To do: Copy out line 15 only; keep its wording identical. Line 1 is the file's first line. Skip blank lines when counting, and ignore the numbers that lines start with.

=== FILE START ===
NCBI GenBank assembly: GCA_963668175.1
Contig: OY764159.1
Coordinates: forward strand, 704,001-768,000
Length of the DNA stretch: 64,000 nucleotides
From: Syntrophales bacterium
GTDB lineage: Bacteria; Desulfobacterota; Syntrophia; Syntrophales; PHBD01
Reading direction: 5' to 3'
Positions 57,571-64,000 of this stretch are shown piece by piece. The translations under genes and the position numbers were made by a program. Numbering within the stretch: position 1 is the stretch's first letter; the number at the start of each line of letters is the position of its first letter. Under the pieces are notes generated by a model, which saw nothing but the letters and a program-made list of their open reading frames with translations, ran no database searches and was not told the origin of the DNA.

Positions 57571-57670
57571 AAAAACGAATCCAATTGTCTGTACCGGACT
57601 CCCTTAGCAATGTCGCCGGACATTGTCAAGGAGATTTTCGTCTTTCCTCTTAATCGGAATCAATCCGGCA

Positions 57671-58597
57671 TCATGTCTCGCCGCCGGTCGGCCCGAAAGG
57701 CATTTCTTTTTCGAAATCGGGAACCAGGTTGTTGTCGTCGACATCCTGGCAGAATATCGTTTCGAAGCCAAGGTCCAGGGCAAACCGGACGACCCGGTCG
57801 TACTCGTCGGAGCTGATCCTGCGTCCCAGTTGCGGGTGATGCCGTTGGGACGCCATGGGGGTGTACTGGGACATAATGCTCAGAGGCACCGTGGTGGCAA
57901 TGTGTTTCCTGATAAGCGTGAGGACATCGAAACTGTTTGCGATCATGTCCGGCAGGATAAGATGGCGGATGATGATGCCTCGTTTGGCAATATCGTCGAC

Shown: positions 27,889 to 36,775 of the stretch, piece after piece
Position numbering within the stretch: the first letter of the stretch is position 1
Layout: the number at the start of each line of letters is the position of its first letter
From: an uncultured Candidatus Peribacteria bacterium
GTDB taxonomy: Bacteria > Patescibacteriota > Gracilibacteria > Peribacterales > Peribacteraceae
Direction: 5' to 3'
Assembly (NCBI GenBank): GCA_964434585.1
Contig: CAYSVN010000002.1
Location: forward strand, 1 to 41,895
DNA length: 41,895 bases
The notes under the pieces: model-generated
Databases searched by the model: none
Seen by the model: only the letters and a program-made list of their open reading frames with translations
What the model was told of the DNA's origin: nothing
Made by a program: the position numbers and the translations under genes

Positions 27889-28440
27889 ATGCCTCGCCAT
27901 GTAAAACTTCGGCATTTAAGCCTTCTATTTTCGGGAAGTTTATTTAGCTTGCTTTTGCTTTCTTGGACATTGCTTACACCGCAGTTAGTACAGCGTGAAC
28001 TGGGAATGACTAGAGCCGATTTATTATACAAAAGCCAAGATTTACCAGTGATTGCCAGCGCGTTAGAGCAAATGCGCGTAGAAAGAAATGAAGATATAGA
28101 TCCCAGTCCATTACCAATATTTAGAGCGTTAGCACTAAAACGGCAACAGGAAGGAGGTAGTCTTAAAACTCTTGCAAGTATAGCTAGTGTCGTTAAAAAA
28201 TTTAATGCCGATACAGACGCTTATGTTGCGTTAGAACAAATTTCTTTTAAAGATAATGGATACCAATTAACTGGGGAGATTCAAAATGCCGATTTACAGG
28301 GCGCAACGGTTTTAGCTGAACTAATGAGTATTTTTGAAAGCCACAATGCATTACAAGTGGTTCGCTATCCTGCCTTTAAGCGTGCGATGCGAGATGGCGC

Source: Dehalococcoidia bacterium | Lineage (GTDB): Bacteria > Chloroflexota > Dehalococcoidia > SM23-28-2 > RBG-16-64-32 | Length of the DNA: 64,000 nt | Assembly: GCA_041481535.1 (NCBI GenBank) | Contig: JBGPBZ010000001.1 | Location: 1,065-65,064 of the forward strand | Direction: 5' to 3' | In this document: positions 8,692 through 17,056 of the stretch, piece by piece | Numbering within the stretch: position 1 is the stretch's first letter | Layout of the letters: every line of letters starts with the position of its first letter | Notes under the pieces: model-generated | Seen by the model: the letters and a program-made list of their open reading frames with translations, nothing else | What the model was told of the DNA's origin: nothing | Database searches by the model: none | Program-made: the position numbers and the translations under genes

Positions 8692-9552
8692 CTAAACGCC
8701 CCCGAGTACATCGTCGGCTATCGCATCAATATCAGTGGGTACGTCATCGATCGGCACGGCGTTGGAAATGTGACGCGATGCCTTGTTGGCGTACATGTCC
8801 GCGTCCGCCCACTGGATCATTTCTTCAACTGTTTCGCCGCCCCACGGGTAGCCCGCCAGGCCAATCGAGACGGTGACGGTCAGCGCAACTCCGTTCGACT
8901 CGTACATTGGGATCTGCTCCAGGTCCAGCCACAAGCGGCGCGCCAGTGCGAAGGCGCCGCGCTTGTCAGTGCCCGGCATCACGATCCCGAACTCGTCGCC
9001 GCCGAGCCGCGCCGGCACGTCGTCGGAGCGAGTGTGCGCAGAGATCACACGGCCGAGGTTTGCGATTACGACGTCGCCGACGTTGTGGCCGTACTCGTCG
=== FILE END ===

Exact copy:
57801 TACTCGTCGGAGCTGATCCTGCGTCCCAGTTGCGGGTGATGCCGTTGGGACGCCATGGGGGTGTACTGGGACATAATGCTCAGAGGCACCGTGGTGGCAA